After a hit last year, Natural Harvest community dinner back for seconds

The wild rice burgers served at Natural Harvest Food Co-op's first communtiy dinner were a sell-out. The co-op is holding another communtiy dinner from 4-7 p.m. Tuesday serving chili dogs and chips for $4 to celebrate NHFC's 40th anniversary.

VIRGINIA — Natural Harvest’s first community dinner, celebrating the co-op’s 40th year with a $4 meal, was a huge hit.

So why not hold another?

That’s exactly what Natural Harvest Food Co-op will do Tuesday at its store on the shores of Silver Lake. Chili dogs with chips will be available — dine-in or take-out — for $4 from 4 to 7 p.m. Local acoustical group Rob & Jill will provide music.

The inaugural community dinner last February — which kicked off a year of celebrating NHFC’s first four decades — served 250 house-made wild rice burgers, cooked with locally sourced Minnesota wild rice, and fries.

The co-op sold out an hour before the event concluded. Those who showed up after the burgers were gone were treated to a discounted bowl of chili and salad bar.

Burger or no burger, everyone enjoyed the camaraderie, said Briana Sterle, manager of marketing and owner services.

People were just happy to be part of the big community gathering open to everyone — just like the co-op is. Everyone, not just owner/members, are welcome to shop at NHFC.

“We saw lots of new faces” at the dinner, Sterle said. “It was good to see families come in for a good meal.”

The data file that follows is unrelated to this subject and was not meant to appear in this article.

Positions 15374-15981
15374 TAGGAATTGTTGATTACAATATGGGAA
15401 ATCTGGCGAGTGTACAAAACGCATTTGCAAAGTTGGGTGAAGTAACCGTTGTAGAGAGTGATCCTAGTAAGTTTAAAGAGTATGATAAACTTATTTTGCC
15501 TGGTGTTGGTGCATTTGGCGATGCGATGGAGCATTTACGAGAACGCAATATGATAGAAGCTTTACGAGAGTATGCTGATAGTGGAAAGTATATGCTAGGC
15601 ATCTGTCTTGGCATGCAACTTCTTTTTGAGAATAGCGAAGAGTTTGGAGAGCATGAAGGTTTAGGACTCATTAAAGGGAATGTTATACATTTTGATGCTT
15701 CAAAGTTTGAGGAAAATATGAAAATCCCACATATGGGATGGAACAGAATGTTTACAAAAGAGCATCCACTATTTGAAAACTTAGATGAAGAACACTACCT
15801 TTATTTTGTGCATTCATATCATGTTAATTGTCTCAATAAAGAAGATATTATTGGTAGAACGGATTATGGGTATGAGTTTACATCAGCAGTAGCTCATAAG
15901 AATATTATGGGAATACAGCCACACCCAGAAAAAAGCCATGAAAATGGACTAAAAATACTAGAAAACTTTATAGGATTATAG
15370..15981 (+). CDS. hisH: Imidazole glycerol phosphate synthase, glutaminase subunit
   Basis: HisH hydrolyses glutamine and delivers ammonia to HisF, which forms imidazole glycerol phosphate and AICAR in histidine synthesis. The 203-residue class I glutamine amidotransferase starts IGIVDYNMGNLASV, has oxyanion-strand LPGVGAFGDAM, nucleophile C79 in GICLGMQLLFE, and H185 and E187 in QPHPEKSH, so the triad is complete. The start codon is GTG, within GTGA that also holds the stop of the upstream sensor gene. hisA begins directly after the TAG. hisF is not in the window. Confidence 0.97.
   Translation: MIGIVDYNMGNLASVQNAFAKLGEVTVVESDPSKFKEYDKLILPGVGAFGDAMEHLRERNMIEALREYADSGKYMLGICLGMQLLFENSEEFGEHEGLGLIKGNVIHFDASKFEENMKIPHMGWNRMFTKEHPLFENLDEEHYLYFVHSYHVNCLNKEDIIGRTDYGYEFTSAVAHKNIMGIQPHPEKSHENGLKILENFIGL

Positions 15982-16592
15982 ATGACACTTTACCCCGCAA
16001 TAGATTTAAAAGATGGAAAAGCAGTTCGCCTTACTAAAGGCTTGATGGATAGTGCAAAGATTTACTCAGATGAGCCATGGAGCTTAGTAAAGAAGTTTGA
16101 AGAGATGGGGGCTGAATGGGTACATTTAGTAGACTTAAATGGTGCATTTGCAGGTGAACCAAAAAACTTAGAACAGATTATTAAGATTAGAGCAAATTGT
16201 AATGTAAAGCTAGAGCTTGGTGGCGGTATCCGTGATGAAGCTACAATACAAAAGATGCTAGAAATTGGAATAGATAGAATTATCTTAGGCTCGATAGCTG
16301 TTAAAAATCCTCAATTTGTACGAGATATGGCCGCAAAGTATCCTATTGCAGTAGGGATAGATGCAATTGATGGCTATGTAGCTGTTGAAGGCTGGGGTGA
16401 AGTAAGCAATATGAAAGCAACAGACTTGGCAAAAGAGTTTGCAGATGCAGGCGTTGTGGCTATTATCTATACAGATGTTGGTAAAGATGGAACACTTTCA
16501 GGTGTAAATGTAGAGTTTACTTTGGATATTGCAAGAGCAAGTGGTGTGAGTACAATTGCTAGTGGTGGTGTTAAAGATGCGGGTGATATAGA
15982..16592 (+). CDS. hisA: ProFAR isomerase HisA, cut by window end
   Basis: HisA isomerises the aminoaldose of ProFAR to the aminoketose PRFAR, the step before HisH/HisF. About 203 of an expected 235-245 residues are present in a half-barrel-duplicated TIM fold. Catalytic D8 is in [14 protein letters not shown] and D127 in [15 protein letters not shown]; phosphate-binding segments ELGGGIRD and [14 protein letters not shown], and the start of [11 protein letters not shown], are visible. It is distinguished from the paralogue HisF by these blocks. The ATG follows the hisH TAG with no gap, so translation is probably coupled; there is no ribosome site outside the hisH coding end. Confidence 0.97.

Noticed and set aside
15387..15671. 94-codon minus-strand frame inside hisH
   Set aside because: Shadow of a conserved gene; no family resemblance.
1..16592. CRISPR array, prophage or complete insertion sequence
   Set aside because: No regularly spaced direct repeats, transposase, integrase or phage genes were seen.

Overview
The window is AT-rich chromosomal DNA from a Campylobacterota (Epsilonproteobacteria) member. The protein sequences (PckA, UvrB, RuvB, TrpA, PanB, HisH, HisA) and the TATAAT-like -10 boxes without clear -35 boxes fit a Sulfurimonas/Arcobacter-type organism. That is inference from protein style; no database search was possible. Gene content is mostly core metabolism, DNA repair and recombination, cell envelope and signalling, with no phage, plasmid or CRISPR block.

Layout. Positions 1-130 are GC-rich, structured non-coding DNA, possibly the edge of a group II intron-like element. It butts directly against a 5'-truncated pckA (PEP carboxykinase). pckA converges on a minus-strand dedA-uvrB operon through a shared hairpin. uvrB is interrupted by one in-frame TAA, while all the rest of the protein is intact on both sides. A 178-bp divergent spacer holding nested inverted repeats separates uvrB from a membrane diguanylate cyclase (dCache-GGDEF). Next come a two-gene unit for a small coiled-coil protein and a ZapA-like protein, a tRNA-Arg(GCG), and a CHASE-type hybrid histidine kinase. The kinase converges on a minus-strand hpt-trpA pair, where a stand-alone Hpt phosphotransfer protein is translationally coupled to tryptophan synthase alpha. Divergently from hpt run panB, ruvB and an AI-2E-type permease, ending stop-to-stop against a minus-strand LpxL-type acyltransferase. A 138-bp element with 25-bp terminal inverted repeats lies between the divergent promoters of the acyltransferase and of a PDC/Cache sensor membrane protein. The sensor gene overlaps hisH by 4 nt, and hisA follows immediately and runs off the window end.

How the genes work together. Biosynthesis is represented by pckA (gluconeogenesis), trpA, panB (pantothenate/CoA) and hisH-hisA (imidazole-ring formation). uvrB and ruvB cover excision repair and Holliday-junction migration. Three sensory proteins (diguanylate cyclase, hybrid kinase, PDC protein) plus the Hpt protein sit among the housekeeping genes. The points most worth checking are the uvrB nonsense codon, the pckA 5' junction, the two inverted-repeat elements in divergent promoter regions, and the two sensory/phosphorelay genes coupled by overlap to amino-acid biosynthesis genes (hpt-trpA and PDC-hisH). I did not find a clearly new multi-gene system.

Local R&B musicians Sharon Rowbottom and Dan Boyer performed at the first dinner. Rob & Jill promise “to be a hit as well,” she said.

The gathering was “more successful than we ever hoped.”

This time around, the co-op is setting up with extra food to hopefully not run out, Sterle said with a smile.

The goal of the community dinner is “to serve good food at a good price” to commemorate the 40th anniversary of NHFC, which was started as a small buying club by citizens seeking access to a larger variety of nutritious whole foods at more reasonable prices.

It has grown into a 9,000-square-foot store complete with a deli, a daily hot bar and salad bar, a community classroom, and outdoor seating near the lake.

Other co-ops across the country hold community dinners, Sterle said. The dinners promote gathering around the table for a meal — something families don’t always have the chance to do in today’s hustle-bustle world.

“Community” is the key word, she said. Cooperatives are operated under seven principles, the seventh of which is: “Concern for community.” Cooperatives work for the sustainable development of their communities, through policies approved by members.

NHFC will have a third community dinner later in the year, and the co-op is currently planning its big 40-year celebration from 11 a.m. to 4 p.m. Aug. 24. It will include live music, a magician, and more.

In the meantime, Sterle said, “I’m looking forward to seeing happy faces” on Tuesday.

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